Poly Styrene: I Am a Cliché
by Rachel Willis
Director Celeste Bell helps uncover her mother, X-Ray Spex singer and punk legend Poly Styrene, in the documentary, Poly Styrene: I Am a Cliché.
Co-directed with Paul Sng, Bell dives deep into the circumstances that steered her mother from “an ordinary kid from an ordinary street” to punk rock icon.
Born Marianne Elliott, the alter-ego Poly Styrene came from Elliott’s desire to connect the superfluity of pop stars with the culture’s increasing obsession with disposable commodities.
Ruth Negga (Passing) lends her voice to read Poly’s diary entries and poems, which helps convey the emotions in the icon’s words. Bell’s own narration, memories of her mother, and a collection of memorabilia help us discover the woman behind the image.
Numerous interviews with rock icons such as Thurston Moore, X-Ray Spex members Lora Logic and Paul Dean, writer Vivien Goldman and others, dig deeper into what Poly stood for as a commentator on the culture.
The documentary maintains a strong emphasis on Poly herself. Interviews happen as voiceovers while images onscreen portray the world in which Poly offered her strongest analysis and criticisms. Footage from concerts and interviews with Poly herself dictate the film’s focus.
However, this is more than a simple rock doc, as the film finds numerous ways to cement Poly’s story as larger commentary on contemporary society. Bruno Wizard lays it out best when he says: “She was a woman of color working with an industry full of middle class men that had it all their own way.” The pressure on Poly, as it is on women (especially women of color), was enormous.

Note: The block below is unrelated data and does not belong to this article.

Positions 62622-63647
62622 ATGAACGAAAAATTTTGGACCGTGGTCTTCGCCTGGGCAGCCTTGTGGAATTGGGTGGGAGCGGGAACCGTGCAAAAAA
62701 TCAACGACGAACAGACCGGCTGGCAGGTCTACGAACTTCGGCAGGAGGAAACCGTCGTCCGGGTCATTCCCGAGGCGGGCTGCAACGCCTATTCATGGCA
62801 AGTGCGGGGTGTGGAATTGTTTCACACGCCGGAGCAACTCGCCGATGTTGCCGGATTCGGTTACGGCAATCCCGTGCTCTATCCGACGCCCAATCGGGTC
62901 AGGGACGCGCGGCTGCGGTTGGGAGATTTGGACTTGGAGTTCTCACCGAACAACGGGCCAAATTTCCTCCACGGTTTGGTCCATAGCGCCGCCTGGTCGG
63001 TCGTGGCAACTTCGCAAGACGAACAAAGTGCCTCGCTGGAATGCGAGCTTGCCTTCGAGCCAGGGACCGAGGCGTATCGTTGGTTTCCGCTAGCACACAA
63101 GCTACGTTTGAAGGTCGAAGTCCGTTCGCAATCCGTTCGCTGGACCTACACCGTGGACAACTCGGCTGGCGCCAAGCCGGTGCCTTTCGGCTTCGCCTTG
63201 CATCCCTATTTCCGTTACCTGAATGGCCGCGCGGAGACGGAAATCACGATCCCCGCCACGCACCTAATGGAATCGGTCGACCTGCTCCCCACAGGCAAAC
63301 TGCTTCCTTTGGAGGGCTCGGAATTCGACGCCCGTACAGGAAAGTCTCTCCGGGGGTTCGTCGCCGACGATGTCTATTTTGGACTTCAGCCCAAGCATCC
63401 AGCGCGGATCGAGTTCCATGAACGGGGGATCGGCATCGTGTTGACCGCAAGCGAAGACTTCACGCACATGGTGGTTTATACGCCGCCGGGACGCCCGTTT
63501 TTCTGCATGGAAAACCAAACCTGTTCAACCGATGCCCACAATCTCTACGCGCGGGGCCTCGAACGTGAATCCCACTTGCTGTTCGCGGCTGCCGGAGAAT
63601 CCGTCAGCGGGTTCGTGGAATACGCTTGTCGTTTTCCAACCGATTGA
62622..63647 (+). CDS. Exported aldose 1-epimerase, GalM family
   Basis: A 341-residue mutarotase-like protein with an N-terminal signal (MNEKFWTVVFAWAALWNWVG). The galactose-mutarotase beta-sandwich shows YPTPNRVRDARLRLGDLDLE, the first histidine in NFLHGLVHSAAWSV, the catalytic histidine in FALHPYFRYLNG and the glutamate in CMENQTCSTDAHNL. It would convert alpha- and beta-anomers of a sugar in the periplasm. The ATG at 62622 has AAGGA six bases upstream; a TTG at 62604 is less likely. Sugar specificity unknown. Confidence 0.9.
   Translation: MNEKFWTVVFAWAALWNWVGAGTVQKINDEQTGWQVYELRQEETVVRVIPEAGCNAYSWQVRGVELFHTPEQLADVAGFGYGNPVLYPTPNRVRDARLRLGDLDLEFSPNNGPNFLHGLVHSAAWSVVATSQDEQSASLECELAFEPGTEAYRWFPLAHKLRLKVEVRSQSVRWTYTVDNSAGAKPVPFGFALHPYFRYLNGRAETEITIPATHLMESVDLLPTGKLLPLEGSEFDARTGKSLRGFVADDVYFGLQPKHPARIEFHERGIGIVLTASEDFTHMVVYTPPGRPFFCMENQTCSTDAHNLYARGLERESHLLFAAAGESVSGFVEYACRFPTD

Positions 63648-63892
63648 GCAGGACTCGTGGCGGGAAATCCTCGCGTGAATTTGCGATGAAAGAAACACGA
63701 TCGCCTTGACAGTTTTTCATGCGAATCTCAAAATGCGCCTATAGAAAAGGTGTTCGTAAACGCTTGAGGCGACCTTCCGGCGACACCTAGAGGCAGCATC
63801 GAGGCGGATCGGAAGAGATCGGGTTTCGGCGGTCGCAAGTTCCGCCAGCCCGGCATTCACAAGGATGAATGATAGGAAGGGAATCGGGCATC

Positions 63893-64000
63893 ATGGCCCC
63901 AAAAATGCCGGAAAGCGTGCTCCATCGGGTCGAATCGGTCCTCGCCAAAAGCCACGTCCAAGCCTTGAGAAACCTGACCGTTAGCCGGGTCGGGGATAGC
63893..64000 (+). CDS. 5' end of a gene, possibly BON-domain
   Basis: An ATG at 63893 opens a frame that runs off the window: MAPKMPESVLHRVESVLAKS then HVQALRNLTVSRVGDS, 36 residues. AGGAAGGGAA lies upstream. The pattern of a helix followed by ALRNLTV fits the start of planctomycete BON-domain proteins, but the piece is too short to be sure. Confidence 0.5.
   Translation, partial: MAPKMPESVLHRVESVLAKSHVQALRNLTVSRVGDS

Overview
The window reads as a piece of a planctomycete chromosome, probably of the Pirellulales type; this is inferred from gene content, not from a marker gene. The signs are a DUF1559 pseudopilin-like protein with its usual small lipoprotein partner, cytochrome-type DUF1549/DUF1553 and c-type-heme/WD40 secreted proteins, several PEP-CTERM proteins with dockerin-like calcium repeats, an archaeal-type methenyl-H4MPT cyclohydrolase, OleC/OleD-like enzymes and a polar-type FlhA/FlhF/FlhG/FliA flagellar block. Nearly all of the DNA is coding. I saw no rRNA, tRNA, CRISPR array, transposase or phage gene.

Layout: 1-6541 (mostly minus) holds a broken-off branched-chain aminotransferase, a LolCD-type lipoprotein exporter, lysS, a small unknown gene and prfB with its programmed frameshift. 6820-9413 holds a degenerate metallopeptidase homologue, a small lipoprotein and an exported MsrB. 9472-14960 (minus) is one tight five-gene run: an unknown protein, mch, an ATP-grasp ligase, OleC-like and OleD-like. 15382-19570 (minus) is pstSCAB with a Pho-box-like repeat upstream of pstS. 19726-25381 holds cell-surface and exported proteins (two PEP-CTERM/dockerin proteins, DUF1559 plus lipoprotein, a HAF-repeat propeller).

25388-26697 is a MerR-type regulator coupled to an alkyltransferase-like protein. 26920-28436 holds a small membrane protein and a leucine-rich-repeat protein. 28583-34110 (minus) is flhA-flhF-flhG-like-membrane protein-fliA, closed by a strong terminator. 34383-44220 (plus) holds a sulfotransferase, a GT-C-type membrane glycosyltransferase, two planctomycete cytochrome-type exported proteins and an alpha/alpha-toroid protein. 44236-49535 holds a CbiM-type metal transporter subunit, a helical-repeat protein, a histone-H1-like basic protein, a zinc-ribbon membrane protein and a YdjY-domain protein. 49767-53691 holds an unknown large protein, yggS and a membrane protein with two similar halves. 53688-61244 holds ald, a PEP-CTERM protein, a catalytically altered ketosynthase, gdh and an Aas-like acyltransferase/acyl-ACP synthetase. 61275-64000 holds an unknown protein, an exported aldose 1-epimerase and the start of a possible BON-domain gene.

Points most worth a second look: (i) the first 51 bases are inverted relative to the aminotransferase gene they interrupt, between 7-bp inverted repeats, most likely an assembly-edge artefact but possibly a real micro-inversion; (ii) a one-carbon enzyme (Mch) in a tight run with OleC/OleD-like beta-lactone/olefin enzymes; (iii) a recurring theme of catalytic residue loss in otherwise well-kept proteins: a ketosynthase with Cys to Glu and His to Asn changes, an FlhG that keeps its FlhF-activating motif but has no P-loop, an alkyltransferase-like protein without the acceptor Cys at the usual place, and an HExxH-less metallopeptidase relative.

Like many of Poly’s songs, the film illuminates the culture’s uglier realities, including the ways it tries to exclude people like Poly. In many ways, the punk scene was a natural fit, “full of people nobody else wanted.”
As the film dives deeper into Poly’s life story, her struggles with mental health are partially documented. While not the first woman to be misdiagnosed, it’s further critique on the systems in place that frequently fail to help women.
The third act falters as it shifts away from its strongest themes and relies on a more formulaic approach. The overarching criticism is neglected for a timeline of events in Poly’s life.
Despite the disappointing turn, the documentary is a lot like Poly herself: vulnerable, observant, and resilient. Like mother, like daughter one might say.